When Covid-19 cases began to get reported and the numbers began to shoot up around the world, the supposedly best bet was to lock down everything in face of ill-preparedness. These tough preventive measures may prove effective in evading the wrath of the deadly virus, but they will hit the economy badly.
The prolonged ‘Janata Curfew’ in the form of a 21-day nationwide lockdown has led to chaos. The nation was already facing the brunt of an economic slowdown before it went into this unprecedented lockdown. Every business has been hit, except perhaps that of manufacture of certain kinds of medical equipment. The services industries, such as airlines, travel, tourism and hospitality, are all reeling from the blow. But the hardest blow has been dealt to the backbone of the economy, India’s informal sector, which provides livelihood to more than 85% of the total workforce. In the spur of a moment, millions of people working in India’s informal sector have been thrown out of work.
As daily-wage earners were rendered jobless overnight, and as food supplies began to vanish and no help came from government, India’s migrant labour living in major cities and towns saw the only hope in leaving for their villages. This reverse migration has not only increased the chances of the virus spreading it has also shown that the state is not regarded as their messiah by these millions of people.
It is the failure of the administration that it made no arrangements for them. The mass migration could have been prevented and the repercussions on the economy would have been less severe. In absence of means of transport, hundreds and thousands of malnourished and starved labour set out on foot. Others waited with their families at bus depots, desperately wanting to go home and escape starvation, even as the government gave assurances of helping them. The handkerchiefs and sari pallus serving as their poor masks cannot hide their helplessness.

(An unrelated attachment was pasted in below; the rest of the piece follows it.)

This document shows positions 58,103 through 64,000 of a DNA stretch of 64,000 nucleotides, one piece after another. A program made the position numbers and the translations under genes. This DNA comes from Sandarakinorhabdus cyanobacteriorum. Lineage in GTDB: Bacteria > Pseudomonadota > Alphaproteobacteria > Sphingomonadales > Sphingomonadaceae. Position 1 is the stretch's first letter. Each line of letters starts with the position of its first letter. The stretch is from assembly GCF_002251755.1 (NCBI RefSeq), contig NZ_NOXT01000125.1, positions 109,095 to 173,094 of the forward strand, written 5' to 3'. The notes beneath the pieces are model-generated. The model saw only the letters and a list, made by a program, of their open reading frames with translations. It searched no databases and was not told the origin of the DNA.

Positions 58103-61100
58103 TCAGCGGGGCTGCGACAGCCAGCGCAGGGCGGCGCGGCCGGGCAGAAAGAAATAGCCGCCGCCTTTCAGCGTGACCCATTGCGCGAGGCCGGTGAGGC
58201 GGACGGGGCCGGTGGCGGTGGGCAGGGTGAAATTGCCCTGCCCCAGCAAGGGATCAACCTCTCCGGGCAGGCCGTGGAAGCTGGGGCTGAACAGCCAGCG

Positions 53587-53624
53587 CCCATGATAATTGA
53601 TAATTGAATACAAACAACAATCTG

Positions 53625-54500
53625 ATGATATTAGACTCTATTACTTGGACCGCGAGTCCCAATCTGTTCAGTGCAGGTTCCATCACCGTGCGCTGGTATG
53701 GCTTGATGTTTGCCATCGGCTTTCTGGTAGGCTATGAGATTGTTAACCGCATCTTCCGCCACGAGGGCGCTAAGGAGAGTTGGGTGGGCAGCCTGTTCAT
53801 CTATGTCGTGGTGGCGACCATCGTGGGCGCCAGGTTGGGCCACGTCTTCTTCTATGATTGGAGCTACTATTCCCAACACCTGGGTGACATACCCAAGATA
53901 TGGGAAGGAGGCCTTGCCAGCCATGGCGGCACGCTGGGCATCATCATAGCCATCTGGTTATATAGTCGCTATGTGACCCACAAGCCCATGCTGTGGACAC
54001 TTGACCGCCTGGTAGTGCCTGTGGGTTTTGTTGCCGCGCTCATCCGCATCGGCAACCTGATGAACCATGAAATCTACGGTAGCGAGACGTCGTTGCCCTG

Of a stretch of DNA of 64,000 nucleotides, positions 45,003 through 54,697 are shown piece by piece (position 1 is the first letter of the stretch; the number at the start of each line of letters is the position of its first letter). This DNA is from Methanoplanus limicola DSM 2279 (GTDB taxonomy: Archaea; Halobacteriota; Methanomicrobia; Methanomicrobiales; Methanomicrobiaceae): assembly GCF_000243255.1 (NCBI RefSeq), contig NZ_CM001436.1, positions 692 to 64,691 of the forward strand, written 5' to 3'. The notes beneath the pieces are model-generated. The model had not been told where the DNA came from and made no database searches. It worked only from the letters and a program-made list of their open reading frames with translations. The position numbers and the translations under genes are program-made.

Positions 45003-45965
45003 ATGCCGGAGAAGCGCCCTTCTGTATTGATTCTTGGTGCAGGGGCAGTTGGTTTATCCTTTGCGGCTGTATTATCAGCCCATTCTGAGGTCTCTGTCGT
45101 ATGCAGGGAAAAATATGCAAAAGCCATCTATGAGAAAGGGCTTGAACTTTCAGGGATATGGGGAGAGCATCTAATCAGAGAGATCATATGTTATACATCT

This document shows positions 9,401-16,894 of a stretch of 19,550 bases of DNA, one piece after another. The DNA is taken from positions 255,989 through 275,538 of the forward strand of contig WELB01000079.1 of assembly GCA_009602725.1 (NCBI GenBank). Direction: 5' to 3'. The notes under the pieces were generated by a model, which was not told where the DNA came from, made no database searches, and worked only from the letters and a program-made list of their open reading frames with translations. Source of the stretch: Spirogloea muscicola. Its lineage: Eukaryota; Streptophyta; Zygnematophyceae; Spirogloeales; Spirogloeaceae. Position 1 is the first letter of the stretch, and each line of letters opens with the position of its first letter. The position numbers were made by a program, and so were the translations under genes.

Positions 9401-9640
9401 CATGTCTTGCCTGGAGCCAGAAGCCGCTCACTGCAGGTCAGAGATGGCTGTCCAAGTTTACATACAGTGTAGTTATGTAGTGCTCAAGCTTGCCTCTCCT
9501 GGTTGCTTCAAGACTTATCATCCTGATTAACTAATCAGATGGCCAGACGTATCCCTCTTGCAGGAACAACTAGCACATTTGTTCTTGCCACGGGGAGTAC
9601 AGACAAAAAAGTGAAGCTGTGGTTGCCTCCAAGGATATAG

Scenes on TV of the mass exodus of migrant labour present a very disturbing picture. Even if the government manages to ensure essential supplies, there will be a shortage of labour. With sealing of state and district boundaries, the movement has now been arrested, but India’s informal labour cannot afford to stay idle.
This bed-ridden economy seeks urgent relief to counter the effects of a pandemic. The government has announced a $22bn relief package for the country’s poor, which includes measures like cash transfers of Rs 2000 to farmers and registered migrant-labour, an ex-gratia amount of Rs 500 per month for 200 million women registered under Jan Dhan, food security, cooking gas cylinders, insurance cover for healthcare workers, collateral-free loans for self-help groups, financial assistance for registered construction workers, among others. But the success or effectiveness of these measures will entirely depend on how effectively the government raises the financial resources and puts them to use. Loopholes and drawbacks in the delivery mechanism are secondary challenges.
The financial resources can be raised by tapping into the domestic savings. Timely and fast-paced provision of benefits of already existing schemes can also go a long way in containing this economic meltdown. Resources can be shifted from other schemes to social security schemes till the economy shows signs of recovery. As a supportive measure, greater amount in form of direct cash handouts can also be transferred to those workers who have lost their source of livelihood in this viral outbreak.
An economy does not run on acronyms but on wheels. The clampdown ordered by the government has brought the economy to a standstill. Sealing of district and state boundaries is not the way out. The way out is better administration and better management at grassroots level. The palliative measures should not just cease at PM seeking forgiveness for his hard decision.
The writer teaches Economics at BGSBU Rajouri.